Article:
Welcome Home is a YA anthology of short stories in which every story has something to do with family and adoption. The stories’ genres are all over the map, from contemporary to fantasy and science fiction. There’s also quite an intersectional range of authors and topics here. Some stories cover teenagers giving up their babies, some cover adopted children finding birth parents, and some cover the foster care and correctional systems. All define family in different ways, but a running theme is that family absolutely does not have to be only blood.
I really loved this collection a lot. It hooked me in from the very beginning, with a story about a teenager in Mexico whose parents are perpetually stuck in 1985, written by Adi Alsaid. I already felt like the anthology was doing something unexpected for me by starting out in a genre other than contemporary. As I read, I found all kinds of emotions throughout the pages of these books. I sympathized, I cried (maybe sobbed), and I laughed. For me, adoption isn’t a part of my personal life. However, I have worked with students entrenched in the foster care system, and those who have been adopted, and I feel like I have come to a new understanding of the lives they lead and the emotions they probably feel. No story in this book gives clean, cut and dry answers, but that’s because adoption is a complicated topic.
While it is a complicated topic, all the authors here handle it with beauty and grace. There’s beauty to be found in most of the stories here, and some of them hold more tragedy than grace. They feel realistic and they run the gamut of experiences of children in these situations. I definitely see myself returning to these stories over and over, and trying to find more and more meaning and understanding. There is a power to all of these stories that will draw you in.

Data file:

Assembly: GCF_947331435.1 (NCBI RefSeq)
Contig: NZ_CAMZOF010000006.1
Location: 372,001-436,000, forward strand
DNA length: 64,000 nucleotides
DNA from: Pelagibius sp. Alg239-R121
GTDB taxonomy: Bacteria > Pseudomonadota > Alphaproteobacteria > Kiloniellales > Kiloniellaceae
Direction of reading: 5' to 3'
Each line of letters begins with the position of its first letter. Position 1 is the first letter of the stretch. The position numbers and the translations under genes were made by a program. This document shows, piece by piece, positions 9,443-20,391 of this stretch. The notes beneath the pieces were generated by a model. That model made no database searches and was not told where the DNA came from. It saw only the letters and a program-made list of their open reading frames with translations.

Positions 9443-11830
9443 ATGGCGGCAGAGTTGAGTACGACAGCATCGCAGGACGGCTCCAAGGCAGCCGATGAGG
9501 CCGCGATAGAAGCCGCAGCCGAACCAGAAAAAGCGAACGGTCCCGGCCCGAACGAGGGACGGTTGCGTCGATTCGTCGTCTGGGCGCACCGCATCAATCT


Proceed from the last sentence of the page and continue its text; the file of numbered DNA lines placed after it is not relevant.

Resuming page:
If you are a YA reader, you’ll also be pleased at a lot of the names who are writing here. Ones I recognized right off of the bat included C. J. Redwine, Tristina Wright, Stephanie Scott, Nic Stone, Courtney Stevens, and William Ritter. I also discovered a lot of new authors and added a bunch of new books to my TBR. Whether this is a topic that interests you, or one you may be only tangentially interested in, I highly recommend this anthology to you. It’s powerful and beautiful and tragic and wonderful all at once. I found myself picking it up to read one story when I had a few minutes (and those few minutes generally turned into 2 or 3 stories). I’m very appreciative that I read it.
Note: I received a copy of this book from editor & contributing author Eric Smith in exchange for a fair and honest review (thank you!).
Rating: 5 out of 5 stars
What other YA anthologies do you love?? Let me know in the comments!